Definition 8.0.3

Let \(x\in R\). Then \(x\) is a *zero-divisor* if there exists \(y\) such that \(x\cdot y=0\).

Describe all of the zero-divisors in the ring \(\mathbb{Z}\times \mathbb{Z}\).

We have the following immediate result.

Proposition 8.0.5 |
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For \(x\in R\), \(x\) cannot be both invertible and a zero-divisor. |

Proof 8.0.6 |
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Suppose that \(x\) is invertible and a zero-divisor, and let \(y\neq 0\) with \(xy=0\). Then \(y=(x^{-1}x)y=x^{-1}(xy)=x^{-1}0=0\), a contradiction. |

As a result, the presence of zero-divisors means that there are non-invertible elements in the ring, and thus throws our division project into jeopardy. Furthermore, zero divisors also contribute to non-uniqueness of division: if \(ry=0\) and \(x=zy\), then we also have \(x=(z+r)y\), so that both \(z\) and \(z+r\) can be considered as solutions to \(\frac{x}{y}\).

To give a concrete example of this phenomenon, consider again \(\mathbb{Z}_6\). What is the quotient \(\frac{4}{2}\)? Obviously, \(2\) is an answer, since \(2\cdot 2=4\). But we also have \(2\cdot 5=4\), so we could also write \(\frac{4}{2}=5\) just as easily. Notice that \((2+3)\cdot 2=4+0=4\); this is exactly the case described above.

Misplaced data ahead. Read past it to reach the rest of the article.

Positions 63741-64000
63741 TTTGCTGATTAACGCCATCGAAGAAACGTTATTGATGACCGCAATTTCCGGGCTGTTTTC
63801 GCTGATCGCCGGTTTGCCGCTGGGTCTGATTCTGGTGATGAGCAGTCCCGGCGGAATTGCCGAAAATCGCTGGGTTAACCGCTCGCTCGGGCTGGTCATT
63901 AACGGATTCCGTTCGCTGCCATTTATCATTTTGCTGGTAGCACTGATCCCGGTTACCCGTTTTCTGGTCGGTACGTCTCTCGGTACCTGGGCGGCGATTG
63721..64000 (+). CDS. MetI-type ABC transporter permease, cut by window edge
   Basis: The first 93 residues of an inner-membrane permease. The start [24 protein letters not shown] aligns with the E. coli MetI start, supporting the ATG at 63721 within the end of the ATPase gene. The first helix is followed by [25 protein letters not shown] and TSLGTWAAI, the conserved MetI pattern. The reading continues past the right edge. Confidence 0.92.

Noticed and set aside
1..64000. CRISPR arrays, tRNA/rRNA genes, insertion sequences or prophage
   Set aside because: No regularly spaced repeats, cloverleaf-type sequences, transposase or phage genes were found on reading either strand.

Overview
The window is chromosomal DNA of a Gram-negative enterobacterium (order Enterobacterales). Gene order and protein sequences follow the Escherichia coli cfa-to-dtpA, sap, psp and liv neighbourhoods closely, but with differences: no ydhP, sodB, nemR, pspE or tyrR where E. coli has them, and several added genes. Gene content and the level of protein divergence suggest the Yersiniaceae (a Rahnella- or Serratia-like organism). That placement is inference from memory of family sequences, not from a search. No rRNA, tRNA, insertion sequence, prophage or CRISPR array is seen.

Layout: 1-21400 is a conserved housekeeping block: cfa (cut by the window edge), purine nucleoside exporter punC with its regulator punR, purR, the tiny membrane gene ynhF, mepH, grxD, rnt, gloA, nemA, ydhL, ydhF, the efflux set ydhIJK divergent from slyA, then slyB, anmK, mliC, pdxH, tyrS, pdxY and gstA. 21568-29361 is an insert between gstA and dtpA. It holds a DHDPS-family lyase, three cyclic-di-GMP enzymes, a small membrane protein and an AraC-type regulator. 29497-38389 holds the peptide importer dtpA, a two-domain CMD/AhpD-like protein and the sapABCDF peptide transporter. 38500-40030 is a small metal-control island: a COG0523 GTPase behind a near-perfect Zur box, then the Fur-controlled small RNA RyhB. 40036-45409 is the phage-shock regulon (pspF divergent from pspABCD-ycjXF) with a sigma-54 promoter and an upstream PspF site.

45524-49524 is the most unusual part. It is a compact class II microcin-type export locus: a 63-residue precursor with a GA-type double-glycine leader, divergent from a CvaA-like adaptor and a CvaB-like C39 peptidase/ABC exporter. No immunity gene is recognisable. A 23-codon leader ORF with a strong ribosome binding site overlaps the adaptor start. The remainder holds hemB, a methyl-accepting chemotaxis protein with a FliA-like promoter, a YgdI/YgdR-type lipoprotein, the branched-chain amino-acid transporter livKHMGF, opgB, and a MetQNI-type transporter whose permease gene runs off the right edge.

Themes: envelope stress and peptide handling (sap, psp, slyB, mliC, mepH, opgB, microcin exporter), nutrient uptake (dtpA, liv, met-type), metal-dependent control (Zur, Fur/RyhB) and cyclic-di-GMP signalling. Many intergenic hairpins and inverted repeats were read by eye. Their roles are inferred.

Interestingly, for elements which are neither invertible nor zero-divisors, we still have a cancelation law:

Corollary 8.0.7 |
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Suppose that \(r\neq 0\) is not a zero-divisor and \(rx=ry\). Then \(x=y\). |

Proof 8.0.8 |
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We have \(rx-ry=r(x-y)=0\). Then since \(r\) is not a zero-divisor, we must have \(x-y=0\), so that \(x=y\). |

One can use this result directly to prove the following:

Corollary 8.0.9 |
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If \(r\) is not a zero divisor, then the quotient \(\frac{x}{r}\) is unique if it exists. |

Then we see that the presence of zero-divisors is a major impediment to doing division in rings. Rings without zero-divisors will then be nice to work with!

Definition 8.0.10: Integral Domain

A commutative ring with no zero-divisors is called an *integral domain*.

Every field is an integral domain, since every non-zero element of a field is invertible. The primary example of an integral domain that is not a field is the integers: There are no non-zero integers where \(xy=0\), but most integers don't have multiplicative inverses, so \(\mathbb{Z}\) is not a field.

Then we seem to have an answer to the problem of division for commutative rings:

- The best-case scenario is when every element has an inverse. Such rings are called division rings, or (if the ring is also commutative) fields.
- The next-best case is when there are no zero divisors. These are the integral domains.

In the next two sections, we'll look at two different ways to 'solve' a division problem in an integral domain. The first way is to introduce fractions, which allow us to find inverses for any element of the ring. The second - available only in some rings - allows us to do division with a remainder.

Show that \(M_{n,n}(\mathbb{Q})\), the ring of \(n\times n\) matrices, is not an integral domain.

## Contributors and Attributions

- Tom Denton (Fields Institute/York University in Toronto)